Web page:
Similarities Between Roots And The Narrative Of The Life Of Frederick Douglass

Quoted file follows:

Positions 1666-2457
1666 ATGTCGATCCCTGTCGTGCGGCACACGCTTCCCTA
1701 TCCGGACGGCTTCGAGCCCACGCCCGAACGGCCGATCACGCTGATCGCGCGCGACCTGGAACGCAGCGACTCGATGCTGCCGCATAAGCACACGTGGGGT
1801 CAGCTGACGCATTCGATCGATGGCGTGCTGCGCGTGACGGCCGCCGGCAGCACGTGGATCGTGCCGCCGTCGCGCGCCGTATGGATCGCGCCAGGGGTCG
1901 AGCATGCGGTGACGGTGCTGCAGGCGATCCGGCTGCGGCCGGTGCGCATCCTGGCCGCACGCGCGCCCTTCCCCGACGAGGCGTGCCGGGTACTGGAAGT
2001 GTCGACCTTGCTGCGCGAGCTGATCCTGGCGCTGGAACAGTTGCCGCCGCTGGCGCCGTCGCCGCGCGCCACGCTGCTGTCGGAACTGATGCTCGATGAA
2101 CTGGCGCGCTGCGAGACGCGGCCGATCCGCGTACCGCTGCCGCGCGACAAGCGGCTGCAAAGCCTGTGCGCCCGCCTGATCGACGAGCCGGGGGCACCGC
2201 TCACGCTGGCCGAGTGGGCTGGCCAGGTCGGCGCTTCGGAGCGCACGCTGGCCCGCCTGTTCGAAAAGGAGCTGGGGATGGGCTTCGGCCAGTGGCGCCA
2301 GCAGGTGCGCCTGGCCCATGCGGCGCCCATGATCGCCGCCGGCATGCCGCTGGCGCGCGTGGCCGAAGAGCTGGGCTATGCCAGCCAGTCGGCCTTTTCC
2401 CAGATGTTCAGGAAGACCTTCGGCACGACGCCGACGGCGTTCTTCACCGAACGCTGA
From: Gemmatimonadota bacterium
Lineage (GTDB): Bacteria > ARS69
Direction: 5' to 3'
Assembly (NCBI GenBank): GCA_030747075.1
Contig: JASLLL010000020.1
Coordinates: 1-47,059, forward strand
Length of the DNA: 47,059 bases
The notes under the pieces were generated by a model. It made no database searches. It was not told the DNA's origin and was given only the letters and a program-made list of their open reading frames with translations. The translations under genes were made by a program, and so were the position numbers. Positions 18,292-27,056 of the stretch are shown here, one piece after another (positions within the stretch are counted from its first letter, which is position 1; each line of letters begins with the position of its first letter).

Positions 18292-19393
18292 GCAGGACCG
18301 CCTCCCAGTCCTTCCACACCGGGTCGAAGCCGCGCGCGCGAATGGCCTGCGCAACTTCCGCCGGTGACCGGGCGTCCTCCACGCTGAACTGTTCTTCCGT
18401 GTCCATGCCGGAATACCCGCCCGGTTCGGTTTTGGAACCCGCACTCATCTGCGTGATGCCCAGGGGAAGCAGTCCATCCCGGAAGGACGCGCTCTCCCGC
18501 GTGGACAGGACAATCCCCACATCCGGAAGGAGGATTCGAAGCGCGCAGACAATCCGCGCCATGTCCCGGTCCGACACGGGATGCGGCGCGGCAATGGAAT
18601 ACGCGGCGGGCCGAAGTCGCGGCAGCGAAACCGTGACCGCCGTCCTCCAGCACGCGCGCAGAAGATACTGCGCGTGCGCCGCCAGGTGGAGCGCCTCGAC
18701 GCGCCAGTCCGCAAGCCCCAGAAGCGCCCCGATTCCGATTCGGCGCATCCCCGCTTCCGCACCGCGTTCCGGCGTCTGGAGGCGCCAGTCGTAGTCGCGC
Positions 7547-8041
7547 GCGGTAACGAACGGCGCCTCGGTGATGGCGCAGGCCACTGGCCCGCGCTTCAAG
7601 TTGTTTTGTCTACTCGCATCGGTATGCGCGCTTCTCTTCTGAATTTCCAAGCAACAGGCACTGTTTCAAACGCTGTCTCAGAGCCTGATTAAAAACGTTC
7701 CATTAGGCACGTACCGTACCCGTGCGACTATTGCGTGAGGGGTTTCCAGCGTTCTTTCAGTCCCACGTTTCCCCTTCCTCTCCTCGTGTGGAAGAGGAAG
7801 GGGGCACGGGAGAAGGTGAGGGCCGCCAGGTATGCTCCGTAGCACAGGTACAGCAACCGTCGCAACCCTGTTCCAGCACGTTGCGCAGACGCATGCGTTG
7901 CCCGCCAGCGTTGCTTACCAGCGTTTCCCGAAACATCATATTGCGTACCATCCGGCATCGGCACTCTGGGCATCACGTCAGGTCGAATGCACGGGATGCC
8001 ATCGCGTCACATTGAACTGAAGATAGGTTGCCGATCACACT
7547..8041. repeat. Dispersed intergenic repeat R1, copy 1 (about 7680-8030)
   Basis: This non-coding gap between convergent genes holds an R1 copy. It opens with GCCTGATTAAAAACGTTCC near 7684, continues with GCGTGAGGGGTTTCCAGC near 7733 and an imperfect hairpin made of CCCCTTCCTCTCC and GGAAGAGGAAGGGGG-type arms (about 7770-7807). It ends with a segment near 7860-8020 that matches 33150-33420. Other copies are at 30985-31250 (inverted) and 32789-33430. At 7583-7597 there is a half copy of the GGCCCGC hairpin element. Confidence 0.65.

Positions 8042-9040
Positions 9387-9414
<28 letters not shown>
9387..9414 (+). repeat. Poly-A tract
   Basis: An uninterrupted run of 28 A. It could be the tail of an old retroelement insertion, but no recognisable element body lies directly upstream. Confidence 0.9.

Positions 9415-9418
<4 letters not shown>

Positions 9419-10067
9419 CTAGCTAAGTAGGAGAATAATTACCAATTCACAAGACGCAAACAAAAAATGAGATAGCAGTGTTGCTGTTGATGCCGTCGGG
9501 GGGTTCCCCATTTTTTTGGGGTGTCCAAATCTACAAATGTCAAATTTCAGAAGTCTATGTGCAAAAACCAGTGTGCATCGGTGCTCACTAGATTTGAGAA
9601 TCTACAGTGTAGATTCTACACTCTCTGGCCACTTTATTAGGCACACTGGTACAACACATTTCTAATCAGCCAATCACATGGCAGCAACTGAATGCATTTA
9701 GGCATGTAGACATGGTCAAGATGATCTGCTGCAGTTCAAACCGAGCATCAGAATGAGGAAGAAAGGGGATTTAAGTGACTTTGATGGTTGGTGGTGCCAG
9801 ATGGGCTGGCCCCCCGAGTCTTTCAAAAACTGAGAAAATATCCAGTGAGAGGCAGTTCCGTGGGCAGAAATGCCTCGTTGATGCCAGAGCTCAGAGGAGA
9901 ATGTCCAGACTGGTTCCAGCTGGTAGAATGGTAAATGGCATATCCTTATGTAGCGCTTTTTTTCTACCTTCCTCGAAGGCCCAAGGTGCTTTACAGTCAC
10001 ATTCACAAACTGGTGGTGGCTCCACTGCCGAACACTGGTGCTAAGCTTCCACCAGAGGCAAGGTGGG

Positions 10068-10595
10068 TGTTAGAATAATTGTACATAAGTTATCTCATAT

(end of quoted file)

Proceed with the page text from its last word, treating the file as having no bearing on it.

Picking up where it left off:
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The history of slavery is known as brutal punishments, beatings, harsh labor, and inhumane treatment. In the film Roots and in the book Narrative of the Life of Frederick Douglass, it portrays an image of how slaves were treated and handled back then. In book and movie there are two main characters. The fiction film, Roots, introduces the protagonist character named Kunta Kinte, and in the autobiography written by Frederick Douglass, Narrative of the Life of Frederick Douglass, Frederick Douglass writes about his journey of slavery. A similarity both of them have are the resistances against their slave masters by attempting to run away. One difference between the autobiography and film were the childhoods of the two main characters. While Roots and the Narrative of the Life of Frederick Douglass have numerous similarities, the differences of their childhood of the two characters, and the outcome of their lives and how it unfolds is more important. One similarity of the book and movie is attempting to escape. Both Kunta and Douglass failed miserably during their first attempt. Kunta Kinte did not have a plan, which was the main reason he failed. To begin, Kunta destroyed his chains to make it easier to run, but actually dug himself into a deeper situation. If the master had seen Kunta without his chains there would’ve been major consequences, which forced Kunta to run. Due to an unplanned runaway it did not take long for Kunta to be caught. Another major mistake Kunta made

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